Mental well-being and self-care are probably the biggest buzzwords in recent years, I’m surprised they actually haven’t been named “word of the year” yet.
We see it all the time in ads, TikToks, podcasts, and sitcoms, everyone is talking about their mental well-being and what we all should be doing to take better care of it.
The New Yorker highlighted this cultural rise in mental well-being awareness, pointing out the rise in everyone co-opting “therapy speak”. The author of the piece, Katy Waldman, would argue that in recent years, we’ve been taking language usually used exclusively within therapy outside and into our daily lives. That’s why whenever we open TikTok we’re having personal development coaches or even therapists sharing coping mechanisms or clinical definitions to explain why we may be feeling the way we feel. The author explains that this trend is most likely a result of mental well-being steadily declining in recent years, which has resulted in more people struggling with anxiety or depression.
Because of this struggle, we’ve seen a rise in ways to help people work on stress and anxiety coping mechanisms. Everything from meditation apps to cultural acceptance of things previously taboo, like open discussions about our mental well-being and admitting that we’re in therapy.
How we treat our mental well-being can vary as much as we do, as our brains, habits and interests can be so specific to us. I myself struggle to stay focused when it comes to meditation. My mind wanders and goes too fast. After weeks of trying different mindfulness apps, I rarely achieved a state of mindfulness.
However, I found specific activities that helped keep my mind focused and attuned to really help. I picked up swimming as I hated every other form of cardio and I can go at any time I like in my apartment complex.
In the spirit of sharing what habits help us, I asked my fellow coworkers what they do for their mental well-being.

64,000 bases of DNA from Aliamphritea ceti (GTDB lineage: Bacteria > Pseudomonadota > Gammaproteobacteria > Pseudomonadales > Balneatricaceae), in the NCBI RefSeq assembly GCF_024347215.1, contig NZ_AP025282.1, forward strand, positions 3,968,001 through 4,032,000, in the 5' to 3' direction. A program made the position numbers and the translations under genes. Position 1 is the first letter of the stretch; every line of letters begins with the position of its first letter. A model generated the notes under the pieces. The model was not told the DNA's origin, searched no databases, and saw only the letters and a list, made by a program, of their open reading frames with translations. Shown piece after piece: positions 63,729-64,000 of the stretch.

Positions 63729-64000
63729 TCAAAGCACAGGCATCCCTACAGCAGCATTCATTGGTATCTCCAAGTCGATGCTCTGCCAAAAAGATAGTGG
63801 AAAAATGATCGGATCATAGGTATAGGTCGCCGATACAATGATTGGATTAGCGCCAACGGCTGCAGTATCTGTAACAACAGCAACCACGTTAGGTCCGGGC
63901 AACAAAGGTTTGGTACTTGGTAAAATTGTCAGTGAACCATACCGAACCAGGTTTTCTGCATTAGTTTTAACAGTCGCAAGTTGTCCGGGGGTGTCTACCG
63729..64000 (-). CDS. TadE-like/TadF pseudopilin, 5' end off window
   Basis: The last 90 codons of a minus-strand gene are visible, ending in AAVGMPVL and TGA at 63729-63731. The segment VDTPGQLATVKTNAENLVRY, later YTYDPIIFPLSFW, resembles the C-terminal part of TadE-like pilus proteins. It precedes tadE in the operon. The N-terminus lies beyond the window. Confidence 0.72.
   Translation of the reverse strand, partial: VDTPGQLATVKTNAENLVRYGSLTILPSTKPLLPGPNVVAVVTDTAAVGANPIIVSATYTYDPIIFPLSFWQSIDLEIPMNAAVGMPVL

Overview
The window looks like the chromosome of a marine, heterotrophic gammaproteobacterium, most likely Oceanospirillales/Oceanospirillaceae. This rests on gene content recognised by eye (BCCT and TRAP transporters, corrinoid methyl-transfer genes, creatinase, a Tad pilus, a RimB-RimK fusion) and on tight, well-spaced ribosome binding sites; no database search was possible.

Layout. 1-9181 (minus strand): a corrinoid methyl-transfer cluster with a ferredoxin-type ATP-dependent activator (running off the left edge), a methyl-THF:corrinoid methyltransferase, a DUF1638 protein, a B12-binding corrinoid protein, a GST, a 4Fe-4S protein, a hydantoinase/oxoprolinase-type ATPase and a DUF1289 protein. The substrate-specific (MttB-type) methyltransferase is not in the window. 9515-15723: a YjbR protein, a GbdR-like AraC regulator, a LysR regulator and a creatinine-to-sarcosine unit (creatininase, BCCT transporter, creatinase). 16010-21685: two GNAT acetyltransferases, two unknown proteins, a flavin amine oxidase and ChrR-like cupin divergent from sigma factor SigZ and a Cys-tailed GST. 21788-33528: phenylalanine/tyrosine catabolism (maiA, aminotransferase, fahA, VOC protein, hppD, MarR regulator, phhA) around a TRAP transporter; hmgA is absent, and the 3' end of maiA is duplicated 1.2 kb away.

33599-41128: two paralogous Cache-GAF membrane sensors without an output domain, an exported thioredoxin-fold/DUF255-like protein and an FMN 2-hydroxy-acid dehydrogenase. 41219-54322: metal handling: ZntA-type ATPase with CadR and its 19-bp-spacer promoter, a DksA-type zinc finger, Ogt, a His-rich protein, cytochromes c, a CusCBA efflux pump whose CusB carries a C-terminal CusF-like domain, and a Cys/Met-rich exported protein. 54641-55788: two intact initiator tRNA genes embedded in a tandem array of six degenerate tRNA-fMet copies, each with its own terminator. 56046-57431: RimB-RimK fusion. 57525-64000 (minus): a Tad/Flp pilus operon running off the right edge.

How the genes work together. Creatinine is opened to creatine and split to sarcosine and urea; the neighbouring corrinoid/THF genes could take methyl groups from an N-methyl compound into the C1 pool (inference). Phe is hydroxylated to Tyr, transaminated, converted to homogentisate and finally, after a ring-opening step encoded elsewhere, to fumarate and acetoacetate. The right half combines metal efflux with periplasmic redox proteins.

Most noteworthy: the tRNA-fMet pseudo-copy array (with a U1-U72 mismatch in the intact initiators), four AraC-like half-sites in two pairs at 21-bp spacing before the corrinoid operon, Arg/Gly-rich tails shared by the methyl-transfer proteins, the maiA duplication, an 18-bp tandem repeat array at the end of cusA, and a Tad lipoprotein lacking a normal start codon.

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I started my own veggie patch and I find it sooo therapeutic! I find myself spending less time on my phone and it’s such a win-win, as I have been getting fresh food from it!
When I’m overwhelmed I sit down and write in my journal until I feel better. Not only does it help me organise my thoughts, but it also allows me to express what’s affecting me so I can process it better. Reading a book also helps. It’s like medicine for my brain.
I’ll write my emotions into a poem to help process everything, lol, don’t judge. But doing simple things around the house like vacuuming or cleaning helps clear the mental and physical space up a ton. (Or I’ll dance around in my underwear.)
LIFT HEAVY STUFF!!!!
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I game or get crafty. Other times I just zone out and watch primitive building videos, it’s surprisingly meditative. Whatever gets me out of my own head and doing something active really helps.
I embroider! Helped me so much when I went through a period of heavy insomnia. It definitely helps me relieve anxiety, but also gives me something at the end to keep! There’s also actually a long history of war veterans using embroidery as therapy as well!
To help keep my mind active when exercising on the treadmill at home, I have a claw that holds my phone in front of me while I scroll through videos. It doubles as a neat arm workout as well.
I either write a single page of the book I’m working on or practice learning French. Becoming bilingual has me in a chokehold! Le français est si chaud!
I love assembling building blocks. The more complex the build the better. I’ll just throw on music or a podcast while I build, no thoughts, head empty.
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I’m big into arts and crafts. A great way for me to unwind is to just follow a knitting pattern. These used to be pretty confusing at first, but once you figure it out and just follow the steps, it’s a great way to switch off all the other thoughts in your head and to trust the process.
Picking up free diving has literally taught me how to breathe properly and it’s so meditating! Keeping fit is honestly the best thing I do for my mental health. Cannot undersell that dopamine release.
Looking at or swimming in the ocean helps clear the mind a ton. There’s some pretty cool research about what looking at blue spaces does for our brain, so would definitely recommend.
If this has inspired you to work on establishing healthy habits for your mental well-being, – be it painting, exercising or journaling, Queensland Health have some great tips to get you started.
Taking care of your mental well-being looks different for everyone. For more tips and information, head to the Dear Mind website.